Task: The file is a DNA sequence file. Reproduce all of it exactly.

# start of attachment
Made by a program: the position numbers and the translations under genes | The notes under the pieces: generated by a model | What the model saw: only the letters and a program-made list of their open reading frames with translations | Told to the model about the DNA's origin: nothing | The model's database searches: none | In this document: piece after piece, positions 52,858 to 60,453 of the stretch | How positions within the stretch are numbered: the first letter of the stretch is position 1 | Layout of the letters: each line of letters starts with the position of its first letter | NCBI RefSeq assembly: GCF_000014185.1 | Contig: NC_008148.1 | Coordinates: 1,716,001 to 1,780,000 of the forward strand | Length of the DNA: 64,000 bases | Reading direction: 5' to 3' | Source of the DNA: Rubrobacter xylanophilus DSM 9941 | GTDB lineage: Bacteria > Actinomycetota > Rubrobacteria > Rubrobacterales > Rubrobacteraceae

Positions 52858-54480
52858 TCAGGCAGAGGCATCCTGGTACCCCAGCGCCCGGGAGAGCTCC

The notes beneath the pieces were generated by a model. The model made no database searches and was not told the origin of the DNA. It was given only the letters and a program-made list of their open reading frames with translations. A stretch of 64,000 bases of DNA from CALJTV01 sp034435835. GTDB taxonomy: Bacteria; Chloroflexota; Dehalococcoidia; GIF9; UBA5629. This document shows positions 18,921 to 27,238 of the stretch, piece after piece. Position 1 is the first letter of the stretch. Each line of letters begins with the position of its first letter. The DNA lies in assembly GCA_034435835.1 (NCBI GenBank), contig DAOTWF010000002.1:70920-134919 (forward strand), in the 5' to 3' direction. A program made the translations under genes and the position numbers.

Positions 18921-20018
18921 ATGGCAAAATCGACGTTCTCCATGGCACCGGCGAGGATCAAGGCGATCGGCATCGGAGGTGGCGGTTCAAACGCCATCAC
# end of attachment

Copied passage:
Made by a program: the position numbers and the translations under genes | The notes under the pieces: generated by a model | What the model saw: only the letters and a program-made list of their open reading frames with translations | Told to the model about the DNA's origin: nothing | The model's database searches: none | In this document: piece after piece, positions 52,858 to 60,453 of the stretch | How positions within the stretch are numbered: the first letter of the stretch is position 1 | Layout of the letters: each line of letters starts with the position of its first letter | NCBI RefSeq assembly: GCF_000014185.1 | Contig: NC_008148.1 | Coordinates: 1,716,001 to 1,780,000 of the forward strand | Length of the DNA: 64,000 bases | Reading direction: 5' to 3' | Source of the DNA: Rubrobacter xylanophilus DSM 9941 | GTDB lineage: Bacteria > Actinomycetota > Rubrobacteria > Rubrobacterales > Rubrobacteraceae

Positions 52858-54480
52858 TCAGGCAGAGGCATCCTGGTACCCCAGCGCCCGGGAGAGCTCC

The notes beneath the pieces were generated by a model. The model made no database searches and was not told the origin of the DNA. It was given only the letters and a program-made list of their open reading frames with translations. A stretch of 64,000 bases of DNA from CALJTV01 sp034435835. GTDB taxonomy: Bacteria; Chloroflexota; Dehalococcoidia; GIF9; UBA5629. This document shows positions 18,921 to 27,238 of the stretch, piece after piece. Position 1 is the first letter of the stretch. Each line of letters begins with the position of its first letter. The DNA lies in assembly GCA_034435835.1 (NCBI GenBank), contig DAOTWF010000002.1:70920-134919 (forward strand), in the 5' to 3' direction. A program made the translations under genes and the position numbers.

Positions 18921-20018
18921 ATGGCAAAATCGACGTTCTCCATGGCACCGGCGAGGATCAAGGCGATCGGCATCGGAGGTGGCGGTTCAAACGCCATCAC